Image segmentation is a process used in computer vision to partition an image into regions with similar characteristics. One category of image segmentation algorithms is graph-based, where pixels in an image are represented by vertices in a graph and the similarity between pixels is represented by weighted edges. A segmentation of the image can be found by cutting edges between dissimilar groups of pixels in the graph, leaving different clusters or partitions of the data.

A popular graph-based method for segmenting images is the Normalized Cuts (NCuts) algorithm, which quantifies the cost for graph partitioning in a way that biases clusters or segments that are balanced towards having lower values than unbalanced partitionings. This bias is so strong, however, that the NCuts algorithm avoids any singleton partitions, even when vertices are weakly connected to the rest of the graph. For this reason, we propose the Compassionately Conservative Normalized Cut (CCNCut) objective function, which strikes a better compromise between the desire to avoid too many singleton partitions and the notion that all partitions should be balanced.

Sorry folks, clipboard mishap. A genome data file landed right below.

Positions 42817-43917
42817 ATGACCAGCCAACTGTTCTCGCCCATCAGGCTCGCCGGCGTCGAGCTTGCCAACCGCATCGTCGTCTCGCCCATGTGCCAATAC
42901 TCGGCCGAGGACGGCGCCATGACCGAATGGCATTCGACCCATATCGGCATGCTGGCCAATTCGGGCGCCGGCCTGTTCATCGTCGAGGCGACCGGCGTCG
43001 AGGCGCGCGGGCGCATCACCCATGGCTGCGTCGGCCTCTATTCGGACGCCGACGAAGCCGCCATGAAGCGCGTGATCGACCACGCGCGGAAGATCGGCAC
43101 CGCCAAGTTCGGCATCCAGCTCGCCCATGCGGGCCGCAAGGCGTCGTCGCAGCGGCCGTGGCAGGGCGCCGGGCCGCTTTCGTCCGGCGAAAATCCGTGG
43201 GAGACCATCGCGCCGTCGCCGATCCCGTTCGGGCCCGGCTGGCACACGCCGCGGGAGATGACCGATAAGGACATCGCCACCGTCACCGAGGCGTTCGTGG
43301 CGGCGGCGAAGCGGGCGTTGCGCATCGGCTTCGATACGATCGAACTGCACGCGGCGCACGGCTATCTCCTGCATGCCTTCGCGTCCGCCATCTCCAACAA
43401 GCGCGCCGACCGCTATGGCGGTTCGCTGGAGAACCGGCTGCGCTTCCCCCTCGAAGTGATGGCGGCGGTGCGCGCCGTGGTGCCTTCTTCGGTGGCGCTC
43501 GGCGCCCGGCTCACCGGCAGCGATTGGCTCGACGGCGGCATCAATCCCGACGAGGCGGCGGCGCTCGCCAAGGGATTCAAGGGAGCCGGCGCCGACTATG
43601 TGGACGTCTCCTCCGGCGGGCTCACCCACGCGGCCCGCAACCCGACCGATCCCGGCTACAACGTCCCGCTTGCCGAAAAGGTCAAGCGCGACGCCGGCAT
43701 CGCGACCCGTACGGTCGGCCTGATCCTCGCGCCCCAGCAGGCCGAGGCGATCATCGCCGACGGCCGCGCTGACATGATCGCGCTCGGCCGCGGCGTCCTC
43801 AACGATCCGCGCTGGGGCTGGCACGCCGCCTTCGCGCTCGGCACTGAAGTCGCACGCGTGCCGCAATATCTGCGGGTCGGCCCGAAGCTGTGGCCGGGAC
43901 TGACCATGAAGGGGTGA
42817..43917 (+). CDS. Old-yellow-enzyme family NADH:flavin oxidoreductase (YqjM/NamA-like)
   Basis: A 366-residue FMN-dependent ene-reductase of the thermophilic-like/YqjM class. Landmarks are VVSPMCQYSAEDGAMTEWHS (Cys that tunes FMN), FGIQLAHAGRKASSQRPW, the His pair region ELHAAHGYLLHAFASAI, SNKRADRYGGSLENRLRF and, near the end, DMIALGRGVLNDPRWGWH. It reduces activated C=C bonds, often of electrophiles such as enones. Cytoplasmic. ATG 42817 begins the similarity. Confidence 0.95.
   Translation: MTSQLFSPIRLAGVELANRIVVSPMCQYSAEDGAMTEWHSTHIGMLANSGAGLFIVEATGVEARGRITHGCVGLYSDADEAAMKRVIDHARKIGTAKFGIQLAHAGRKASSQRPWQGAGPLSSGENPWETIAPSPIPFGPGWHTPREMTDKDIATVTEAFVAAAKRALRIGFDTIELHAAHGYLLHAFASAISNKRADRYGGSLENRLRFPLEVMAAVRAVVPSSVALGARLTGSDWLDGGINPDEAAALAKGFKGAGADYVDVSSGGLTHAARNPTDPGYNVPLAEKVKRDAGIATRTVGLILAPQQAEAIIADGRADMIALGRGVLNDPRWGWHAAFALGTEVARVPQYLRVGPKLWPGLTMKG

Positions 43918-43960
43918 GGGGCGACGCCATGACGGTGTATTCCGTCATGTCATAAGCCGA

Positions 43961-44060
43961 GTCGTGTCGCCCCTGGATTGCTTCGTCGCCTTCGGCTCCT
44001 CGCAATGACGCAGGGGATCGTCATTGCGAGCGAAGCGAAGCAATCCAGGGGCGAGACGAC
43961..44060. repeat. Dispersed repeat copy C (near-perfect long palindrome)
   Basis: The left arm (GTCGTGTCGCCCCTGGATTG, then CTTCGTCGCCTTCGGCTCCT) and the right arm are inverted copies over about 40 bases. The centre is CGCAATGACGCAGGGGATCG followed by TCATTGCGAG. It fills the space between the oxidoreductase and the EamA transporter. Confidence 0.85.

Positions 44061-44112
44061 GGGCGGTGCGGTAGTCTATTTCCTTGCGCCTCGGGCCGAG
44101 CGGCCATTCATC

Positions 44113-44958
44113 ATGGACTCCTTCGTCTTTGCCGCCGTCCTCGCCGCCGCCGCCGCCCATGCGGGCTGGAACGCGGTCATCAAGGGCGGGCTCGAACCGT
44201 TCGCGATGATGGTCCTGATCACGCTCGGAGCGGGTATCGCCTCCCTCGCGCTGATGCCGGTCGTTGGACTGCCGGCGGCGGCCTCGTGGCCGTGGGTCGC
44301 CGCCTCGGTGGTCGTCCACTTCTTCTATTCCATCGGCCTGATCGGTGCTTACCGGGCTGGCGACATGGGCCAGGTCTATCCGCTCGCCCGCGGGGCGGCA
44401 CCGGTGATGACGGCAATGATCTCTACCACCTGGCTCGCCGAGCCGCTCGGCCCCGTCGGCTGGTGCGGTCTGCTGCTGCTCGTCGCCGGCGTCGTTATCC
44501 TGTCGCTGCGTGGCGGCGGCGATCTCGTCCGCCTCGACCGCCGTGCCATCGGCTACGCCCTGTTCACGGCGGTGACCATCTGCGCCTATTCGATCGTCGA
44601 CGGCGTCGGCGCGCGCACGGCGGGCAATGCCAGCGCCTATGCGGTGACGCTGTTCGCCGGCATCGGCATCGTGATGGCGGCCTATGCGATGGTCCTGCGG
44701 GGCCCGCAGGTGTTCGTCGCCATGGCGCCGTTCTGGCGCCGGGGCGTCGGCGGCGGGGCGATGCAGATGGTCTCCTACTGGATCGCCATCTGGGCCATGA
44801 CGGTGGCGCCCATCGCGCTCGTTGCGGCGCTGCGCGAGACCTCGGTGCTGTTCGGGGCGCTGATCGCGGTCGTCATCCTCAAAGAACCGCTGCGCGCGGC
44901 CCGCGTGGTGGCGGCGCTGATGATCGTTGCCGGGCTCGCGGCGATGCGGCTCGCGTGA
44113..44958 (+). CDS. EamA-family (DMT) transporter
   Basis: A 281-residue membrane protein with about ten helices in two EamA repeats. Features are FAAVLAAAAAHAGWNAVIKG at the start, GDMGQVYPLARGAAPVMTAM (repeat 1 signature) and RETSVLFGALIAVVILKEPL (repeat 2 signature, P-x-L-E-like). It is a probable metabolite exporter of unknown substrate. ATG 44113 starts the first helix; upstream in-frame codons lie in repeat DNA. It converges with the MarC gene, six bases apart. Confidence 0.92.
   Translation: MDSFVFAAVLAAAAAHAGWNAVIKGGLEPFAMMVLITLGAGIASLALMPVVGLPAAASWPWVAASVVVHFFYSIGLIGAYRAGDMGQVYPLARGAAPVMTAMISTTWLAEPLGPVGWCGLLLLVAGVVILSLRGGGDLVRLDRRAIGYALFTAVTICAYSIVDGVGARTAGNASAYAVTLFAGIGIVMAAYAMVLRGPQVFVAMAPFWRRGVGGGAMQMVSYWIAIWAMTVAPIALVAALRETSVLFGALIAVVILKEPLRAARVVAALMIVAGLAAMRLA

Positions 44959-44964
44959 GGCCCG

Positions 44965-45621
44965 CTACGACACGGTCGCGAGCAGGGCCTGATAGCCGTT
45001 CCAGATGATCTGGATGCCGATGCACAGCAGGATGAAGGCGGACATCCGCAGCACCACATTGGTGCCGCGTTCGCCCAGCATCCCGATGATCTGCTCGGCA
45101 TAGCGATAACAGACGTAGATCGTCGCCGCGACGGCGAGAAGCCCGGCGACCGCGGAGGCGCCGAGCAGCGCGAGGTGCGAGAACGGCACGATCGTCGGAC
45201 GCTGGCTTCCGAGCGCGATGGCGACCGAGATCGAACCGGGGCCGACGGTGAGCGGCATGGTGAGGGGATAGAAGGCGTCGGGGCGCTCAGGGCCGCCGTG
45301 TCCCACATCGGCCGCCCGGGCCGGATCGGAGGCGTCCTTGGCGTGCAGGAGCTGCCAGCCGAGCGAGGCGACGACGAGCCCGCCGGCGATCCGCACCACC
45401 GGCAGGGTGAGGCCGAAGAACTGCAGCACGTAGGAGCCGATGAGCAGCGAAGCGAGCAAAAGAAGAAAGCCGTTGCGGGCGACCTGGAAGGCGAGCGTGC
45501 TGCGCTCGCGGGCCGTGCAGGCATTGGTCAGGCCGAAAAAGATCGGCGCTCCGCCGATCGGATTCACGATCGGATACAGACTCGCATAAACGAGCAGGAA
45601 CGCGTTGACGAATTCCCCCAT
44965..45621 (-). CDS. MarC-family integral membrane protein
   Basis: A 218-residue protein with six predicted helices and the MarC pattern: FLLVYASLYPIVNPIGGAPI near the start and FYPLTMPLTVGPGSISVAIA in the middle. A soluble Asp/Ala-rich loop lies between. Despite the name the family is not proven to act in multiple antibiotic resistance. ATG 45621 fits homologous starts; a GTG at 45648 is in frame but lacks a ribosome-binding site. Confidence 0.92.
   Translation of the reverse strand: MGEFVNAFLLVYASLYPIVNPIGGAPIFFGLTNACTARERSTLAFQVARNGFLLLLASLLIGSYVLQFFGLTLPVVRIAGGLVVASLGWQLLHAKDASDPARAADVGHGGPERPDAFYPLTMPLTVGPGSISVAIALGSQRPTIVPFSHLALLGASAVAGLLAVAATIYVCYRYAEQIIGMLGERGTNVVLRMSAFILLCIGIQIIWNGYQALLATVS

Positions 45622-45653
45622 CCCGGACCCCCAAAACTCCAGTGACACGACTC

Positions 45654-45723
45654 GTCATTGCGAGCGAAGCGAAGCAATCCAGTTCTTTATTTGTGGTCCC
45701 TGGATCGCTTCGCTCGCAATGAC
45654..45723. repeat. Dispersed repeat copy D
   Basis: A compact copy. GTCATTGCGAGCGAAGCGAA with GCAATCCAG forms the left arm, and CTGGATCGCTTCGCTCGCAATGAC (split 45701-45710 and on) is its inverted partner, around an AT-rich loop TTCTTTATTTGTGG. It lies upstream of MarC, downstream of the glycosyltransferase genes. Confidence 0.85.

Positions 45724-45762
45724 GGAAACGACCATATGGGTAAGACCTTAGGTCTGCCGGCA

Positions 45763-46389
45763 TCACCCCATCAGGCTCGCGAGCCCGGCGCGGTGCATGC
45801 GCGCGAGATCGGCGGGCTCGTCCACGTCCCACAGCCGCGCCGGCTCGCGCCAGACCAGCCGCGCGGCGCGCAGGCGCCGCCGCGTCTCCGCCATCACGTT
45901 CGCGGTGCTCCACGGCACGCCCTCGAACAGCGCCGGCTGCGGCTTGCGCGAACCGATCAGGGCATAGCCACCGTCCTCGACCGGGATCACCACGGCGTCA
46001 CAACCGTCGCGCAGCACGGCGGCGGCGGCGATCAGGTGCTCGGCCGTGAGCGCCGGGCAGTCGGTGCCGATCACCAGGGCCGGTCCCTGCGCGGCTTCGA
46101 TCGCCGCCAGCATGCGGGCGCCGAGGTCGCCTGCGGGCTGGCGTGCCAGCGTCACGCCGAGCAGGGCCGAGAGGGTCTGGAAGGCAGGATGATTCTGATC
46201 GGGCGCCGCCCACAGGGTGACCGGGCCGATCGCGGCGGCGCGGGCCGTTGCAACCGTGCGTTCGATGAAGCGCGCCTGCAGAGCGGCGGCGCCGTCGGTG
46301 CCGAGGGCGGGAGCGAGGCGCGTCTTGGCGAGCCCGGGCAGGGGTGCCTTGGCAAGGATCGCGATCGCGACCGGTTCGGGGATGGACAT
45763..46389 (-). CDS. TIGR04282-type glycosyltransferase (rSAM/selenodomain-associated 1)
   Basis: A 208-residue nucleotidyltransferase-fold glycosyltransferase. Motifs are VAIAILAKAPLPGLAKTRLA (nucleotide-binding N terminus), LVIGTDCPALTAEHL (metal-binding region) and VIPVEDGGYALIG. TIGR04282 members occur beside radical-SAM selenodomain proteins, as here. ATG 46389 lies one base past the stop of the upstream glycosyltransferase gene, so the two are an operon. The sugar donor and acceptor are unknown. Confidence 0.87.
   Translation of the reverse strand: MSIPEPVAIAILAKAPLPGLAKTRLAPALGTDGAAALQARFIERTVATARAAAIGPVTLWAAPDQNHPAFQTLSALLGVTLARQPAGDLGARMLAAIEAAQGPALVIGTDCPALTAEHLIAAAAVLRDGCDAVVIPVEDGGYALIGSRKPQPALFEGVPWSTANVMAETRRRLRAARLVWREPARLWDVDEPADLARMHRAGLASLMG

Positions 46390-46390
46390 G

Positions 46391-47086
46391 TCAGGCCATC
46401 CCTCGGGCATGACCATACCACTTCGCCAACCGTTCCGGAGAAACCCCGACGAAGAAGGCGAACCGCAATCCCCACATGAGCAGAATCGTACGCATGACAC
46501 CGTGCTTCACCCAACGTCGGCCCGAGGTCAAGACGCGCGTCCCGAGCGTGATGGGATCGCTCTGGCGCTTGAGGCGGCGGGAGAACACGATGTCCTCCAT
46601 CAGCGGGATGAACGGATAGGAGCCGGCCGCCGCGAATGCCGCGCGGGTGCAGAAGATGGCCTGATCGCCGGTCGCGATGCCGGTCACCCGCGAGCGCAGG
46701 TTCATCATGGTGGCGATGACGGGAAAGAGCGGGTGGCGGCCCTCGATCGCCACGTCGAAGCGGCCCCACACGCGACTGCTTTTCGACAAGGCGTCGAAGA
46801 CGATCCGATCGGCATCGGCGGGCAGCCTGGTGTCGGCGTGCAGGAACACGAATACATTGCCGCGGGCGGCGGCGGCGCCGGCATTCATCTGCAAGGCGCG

We demonstrate how CCNCut minimization can be relaxed into the problem of computing Piecewise Flat Embeddings (PFE) and provide an overview of, as well as two efficiency improvements to, the Splitting Orthogonality Constraint (SOC) algorithm previously used to approximate PFE. We then present a new algorithm for computing PFE based on iteratively minimizing a sequence of reweighted Rayleigh quotients (IRRQ) and run a series of experiments to compare CCNCut-based image segmentation via SOC and IRRQ to NCut-based image segmentation on the BSDS500 dataset. Our results indicate that CCNCut-based image segmentation yields more accurate results with respect to ground truth than NCut-based segmentation, and IRRQ is less sensitive to initialization than SOC.

Library of Congress Subject Headings

Image processing--Digital techniques; Computer vision; Graph theory; Optical pattern recognition

Publication Date


Document Type


Student Type


Degree Name

Applied and Computational Mathematics (MS)

Department, Program, or Center

School of Mathematical Sciences (COS)


Nathan Cahill

Advisor/Committee Member

Elizabeth Cherry

Advisor/Committee Member

John Hamilton Jr.


RIT – Main Campus

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